Quite a few will say that in picking an SD memory card for your camera doesn’t matter, or that they are all the same. This is simply not true. There are several types of memory cards.
If you’re just starting out or just do photography as a part time hobby then generally speaking, the most important feature to look for is capacity. Different file types, compression and resolution all affect the size of each file, so the number of images you can put on one card from one camera to the next is never the same. Between 1GB and 8GB storage should be enough for an average beginner photographer.
When things get a bit more serious, enthusiast and professionals need to look for a speed card. Most DSLRs produce large Raw files, shoot HD video or capture multiple shots in a single burst, the data streaming through the camera’s buffer will need to be met by a card at the end that can ‘match up’ to its specification to receive all the information.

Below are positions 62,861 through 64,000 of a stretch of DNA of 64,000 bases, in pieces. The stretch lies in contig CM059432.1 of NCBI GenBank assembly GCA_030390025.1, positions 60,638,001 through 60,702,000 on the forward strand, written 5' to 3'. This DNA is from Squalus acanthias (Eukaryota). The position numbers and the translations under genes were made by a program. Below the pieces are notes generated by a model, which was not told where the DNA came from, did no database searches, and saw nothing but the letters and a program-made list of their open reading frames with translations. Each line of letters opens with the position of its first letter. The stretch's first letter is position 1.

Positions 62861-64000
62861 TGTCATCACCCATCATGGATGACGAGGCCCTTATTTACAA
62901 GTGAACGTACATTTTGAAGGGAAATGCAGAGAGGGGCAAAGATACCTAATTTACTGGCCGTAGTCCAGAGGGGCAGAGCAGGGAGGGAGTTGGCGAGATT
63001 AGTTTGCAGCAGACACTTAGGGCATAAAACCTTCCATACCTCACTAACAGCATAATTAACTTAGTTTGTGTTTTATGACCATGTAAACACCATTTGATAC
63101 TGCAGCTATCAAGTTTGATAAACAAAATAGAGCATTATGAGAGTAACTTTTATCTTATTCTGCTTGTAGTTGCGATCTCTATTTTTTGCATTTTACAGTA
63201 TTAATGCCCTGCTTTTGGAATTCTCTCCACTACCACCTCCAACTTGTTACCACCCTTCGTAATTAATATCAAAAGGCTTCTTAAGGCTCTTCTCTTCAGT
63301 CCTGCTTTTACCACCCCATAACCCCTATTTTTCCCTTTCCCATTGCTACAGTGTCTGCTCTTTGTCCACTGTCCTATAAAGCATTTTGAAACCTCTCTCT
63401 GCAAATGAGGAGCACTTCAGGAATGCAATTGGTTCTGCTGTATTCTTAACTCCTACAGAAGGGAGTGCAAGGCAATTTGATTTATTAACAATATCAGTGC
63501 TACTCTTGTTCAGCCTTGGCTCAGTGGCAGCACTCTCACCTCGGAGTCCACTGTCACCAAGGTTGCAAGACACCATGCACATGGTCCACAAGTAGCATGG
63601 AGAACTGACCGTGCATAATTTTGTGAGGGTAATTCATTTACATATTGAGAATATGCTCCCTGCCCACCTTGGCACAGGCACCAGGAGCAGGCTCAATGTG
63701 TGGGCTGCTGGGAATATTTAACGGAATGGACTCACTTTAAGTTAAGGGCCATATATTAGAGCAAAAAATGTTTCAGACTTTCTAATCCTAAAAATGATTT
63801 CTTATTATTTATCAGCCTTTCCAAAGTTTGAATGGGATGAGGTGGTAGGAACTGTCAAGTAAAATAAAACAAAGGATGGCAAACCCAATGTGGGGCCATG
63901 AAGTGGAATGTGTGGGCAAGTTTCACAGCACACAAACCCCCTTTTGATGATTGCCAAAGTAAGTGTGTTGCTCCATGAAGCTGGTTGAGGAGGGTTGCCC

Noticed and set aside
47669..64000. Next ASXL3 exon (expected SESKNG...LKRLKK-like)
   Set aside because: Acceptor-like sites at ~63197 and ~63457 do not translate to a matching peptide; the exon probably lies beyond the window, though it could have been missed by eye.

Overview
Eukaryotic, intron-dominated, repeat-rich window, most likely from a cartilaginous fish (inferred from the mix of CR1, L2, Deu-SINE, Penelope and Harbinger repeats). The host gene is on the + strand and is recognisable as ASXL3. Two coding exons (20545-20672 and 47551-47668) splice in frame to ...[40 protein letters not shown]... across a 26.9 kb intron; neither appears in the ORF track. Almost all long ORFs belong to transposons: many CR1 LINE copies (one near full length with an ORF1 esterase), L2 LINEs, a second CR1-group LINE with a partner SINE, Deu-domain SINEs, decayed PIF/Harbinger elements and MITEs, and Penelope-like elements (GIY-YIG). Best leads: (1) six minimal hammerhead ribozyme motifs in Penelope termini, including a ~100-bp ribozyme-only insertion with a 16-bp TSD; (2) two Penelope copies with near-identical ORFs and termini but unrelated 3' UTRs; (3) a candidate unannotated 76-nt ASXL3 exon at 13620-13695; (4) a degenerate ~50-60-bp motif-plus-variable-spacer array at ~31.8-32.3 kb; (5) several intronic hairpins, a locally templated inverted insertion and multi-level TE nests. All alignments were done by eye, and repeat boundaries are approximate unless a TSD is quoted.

A card’s read speed describes how fast data can be retrieved from a card. This performance is seen when transferring card contents to computers and printers for example. A faster read speed will transfer images to your computer more rapidly also (depending on how the SD card is wired up to the computer, as a direct connection vs USB 2 vs FireWire 800 vs USB 3 will make a significant difference also, as will, potentially, your hard disk or SSD storage memory speed).
SDHC (Secure Digital High Capacity) Memory cards:
These are SD memory cards but with higher capacity. Unlike other memory cards the SDHC was invented with a maximum capacity of 32GB. Cameras that was made before the SDHC may not be recognisable to the device.
SDXC (Secure Digital ‘Xtra Capacity’) Memory Cards:
These are SD cards but with a higher capacity and faster processing speeds. These have the maximum capacity of 2TB (Terabytes). Similar to the SDHC the SDXC fits in a normal SD card slot.